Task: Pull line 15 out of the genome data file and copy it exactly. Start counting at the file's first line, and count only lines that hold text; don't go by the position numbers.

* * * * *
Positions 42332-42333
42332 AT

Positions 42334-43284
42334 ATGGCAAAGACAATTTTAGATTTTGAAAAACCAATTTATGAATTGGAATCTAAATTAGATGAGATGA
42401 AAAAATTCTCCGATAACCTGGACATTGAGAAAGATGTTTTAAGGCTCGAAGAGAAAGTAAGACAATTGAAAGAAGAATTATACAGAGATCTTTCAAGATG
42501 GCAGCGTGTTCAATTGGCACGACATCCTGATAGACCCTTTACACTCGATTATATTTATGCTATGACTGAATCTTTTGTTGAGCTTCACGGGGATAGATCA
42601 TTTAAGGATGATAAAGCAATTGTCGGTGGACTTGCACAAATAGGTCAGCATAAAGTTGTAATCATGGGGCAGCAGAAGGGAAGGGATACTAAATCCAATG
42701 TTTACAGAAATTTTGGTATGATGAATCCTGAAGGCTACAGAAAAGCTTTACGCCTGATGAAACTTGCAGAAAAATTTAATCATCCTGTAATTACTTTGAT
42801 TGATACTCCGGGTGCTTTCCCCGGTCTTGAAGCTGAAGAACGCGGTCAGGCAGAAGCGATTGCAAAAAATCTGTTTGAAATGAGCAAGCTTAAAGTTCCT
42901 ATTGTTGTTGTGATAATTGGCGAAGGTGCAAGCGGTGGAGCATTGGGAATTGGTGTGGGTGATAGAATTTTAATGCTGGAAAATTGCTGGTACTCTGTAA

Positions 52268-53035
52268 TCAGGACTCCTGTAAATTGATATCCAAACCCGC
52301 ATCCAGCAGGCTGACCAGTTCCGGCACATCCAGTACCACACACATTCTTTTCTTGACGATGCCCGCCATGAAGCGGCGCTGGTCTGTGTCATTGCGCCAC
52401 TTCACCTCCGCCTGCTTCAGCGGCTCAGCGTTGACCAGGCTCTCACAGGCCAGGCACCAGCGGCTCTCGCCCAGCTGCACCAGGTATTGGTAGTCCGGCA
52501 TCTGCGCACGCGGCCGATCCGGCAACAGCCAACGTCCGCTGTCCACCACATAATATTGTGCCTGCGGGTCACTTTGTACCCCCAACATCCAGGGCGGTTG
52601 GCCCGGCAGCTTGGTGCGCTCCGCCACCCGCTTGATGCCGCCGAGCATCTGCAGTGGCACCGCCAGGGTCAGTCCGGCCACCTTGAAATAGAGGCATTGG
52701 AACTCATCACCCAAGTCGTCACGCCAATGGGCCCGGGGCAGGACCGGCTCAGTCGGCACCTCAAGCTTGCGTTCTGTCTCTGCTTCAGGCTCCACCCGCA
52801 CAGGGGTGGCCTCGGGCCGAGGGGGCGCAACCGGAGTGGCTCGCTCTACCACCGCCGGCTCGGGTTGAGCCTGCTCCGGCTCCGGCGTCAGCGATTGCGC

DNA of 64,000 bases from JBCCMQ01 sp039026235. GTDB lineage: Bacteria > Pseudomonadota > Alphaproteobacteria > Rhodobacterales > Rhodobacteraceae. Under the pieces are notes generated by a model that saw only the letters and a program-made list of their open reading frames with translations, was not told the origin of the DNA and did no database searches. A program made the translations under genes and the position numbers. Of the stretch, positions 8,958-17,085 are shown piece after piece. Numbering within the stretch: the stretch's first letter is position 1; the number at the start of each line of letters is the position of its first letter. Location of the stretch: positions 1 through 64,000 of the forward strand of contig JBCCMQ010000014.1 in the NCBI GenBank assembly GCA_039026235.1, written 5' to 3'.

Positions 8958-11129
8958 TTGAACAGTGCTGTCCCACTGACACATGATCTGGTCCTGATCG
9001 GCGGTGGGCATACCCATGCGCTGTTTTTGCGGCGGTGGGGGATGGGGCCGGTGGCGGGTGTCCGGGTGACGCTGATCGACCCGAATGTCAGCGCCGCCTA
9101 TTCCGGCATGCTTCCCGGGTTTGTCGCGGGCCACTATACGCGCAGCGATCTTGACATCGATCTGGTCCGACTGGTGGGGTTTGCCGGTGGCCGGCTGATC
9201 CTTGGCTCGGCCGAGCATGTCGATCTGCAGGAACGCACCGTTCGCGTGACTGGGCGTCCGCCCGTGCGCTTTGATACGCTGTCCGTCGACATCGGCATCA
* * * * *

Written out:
52501 TCTGCGCACGCGGCCGATCCGGCAACAGCCAACGTCCGCTGTCCACCACATAATATTGTGCCTGCGGGTCACTTTGTACCCCCAACATCCAGGGCGGTTG